Fire is good for cooking steaks and making iron bend and dancing around if you are tripping balls, but when it causes, say, your sleeping bag to burst into flame because a spark touched it, well, that is where flame retardants start to become real useful. The problem with a lot of flame retardants, though, is that they are made out of gnarly stuff that makes people worried about themselves and frogs. It is therefore kind of awesome, and not a little freaky and surprising, that you might be able to make a flame retardant out of DNA from fish sperm.
The first step to discovering this was, naturally, the gathering of a lot of fish sperm. This is the sort of thing scientists do all the time anyway, just for kicks. They then isolated DNA from said sperm, dissolved it in water, and rubbed it on a cloth. After the cloth dried the scientists tried to set the thing on fire, and it. Didn’t. Burn.
DNA’s chemical structure makes it ideal for the flame-stopping job. When heated, its phosphate-containing backbone produces phosphoric acid, which chemically removes water from cotton fibers while leaving behind a flame-resistant, carbon-rich residue. The nitrogen-containing bases release ammonia — which dilutes flammable gases and inhibits combustion reactions — and can act as “blowing agents,” which help turn the carbon-rich deposits into a slow-burning protective layer. Ultimately, these ingredients stop combustion by forming either a carbon-rich foam, or a protective, glassy carbon coating called char.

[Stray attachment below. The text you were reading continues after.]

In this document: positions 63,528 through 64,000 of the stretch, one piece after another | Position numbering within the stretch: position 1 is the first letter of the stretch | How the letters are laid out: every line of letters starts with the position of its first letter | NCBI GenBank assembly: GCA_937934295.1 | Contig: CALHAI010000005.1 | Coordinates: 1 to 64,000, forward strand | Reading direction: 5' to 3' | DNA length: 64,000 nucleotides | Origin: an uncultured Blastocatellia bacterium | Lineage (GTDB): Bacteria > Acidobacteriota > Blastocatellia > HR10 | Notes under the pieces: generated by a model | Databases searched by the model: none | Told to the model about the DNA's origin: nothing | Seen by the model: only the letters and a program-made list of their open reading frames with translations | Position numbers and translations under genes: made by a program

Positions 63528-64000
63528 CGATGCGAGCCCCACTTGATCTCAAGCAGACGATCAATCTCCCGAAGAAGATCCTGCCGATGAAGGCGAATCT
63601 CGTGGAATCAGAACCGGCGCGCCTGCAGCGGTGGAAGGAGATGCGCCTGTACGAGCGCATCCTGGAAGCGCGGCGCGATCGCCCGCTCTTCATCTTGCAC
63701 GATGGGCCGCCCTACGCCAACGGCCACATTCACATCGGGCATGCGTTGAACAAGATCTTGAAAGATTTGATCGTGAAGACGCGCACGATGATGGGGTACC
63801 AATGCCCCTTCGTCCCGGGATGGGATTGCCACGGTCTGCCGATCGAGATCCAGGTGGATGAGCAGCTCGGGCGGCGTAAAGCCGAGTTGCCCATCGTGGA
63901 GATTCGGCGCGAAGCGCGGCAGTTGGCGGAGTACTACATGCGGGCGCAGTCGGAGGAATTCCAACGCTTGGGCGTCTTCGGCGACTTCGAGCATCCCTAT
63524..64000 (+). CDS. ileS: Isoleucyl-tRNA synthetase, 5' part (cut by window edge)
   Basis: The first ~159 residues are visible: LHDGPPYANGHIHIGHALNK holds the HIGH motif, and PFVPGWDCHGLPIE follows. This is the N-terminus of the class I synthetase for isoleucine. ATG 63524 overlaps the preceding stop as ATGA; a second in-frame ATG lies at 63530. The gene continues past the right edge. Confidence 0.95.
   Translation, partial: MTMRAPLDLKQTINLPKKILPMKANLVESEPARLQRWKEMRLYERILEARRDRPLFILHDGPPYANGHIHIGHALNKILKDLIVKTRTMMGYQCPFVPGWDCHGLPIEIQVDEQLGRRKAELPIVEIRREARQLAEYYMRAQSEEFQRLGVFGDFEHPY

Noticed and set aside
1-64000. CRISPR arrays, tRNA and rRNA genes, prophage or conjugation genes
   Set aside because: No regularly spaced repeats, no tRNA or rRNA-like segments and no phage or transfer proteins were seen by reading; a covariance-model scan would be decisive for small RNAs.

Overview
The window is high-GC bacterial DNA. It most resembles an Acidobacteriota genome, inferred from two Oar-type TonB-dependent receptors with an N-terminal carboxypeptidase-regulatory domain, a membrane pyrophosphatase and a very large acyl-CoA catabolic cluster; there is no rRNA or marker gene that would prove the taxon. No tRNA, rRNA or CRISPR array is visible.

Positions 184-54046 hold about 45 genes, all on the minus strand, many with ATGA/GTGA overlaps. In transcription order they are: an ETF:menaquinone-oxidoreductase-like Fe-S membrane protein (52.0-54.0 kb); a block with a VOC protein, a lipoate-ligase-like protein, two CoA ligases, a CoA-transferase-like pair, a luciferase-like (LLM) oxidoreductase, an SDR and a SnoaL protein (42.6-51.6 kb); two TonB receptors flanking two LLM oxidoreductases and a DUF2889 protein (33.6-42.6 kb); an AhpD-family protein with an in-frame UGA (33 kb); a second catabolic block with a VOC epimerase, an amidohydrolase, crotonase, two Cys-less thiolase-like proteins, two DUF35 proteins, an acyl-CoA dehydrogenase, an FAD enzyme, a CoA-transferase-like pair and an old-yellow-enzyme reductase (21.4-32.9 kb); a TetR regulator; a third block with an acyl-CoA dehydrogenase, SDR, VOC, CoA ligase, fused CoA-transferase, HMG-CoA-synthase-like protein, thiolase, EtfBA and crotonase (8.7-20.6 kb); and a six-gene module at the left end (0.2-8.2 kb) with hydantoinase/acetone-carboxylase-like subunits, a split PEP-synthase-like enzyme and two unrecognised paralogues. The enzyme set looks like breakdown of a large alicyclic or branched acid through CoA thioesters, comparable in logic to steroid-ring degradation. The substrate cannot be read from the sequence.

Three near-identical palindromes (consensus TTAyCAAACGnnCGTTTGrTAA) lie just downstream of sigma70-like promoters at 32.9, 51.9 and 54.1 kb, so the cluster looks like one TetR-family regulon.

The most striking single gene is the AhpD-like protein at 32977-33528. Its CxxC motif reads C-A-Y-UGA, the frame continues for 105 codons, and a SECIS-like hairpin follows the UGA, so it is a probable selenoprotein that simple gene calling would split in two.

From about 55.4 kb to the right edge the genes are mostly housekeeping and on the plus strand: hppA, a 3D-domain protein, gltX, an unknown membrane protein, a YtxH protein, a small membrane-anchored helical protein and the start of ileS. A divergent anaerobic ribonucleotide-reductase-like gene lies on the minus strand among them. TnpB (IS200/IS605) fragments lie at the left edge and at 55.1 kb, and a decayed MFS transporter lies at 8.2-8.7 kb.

If it turns out that fish sperm is indeed a viable commercial flame retardant, it will be in very high demand. This means, of course, that another industry will not be far behind: fish porn.
Cloth Coated in Fish Sperm DNA Doesn’t Burn, smithsonian.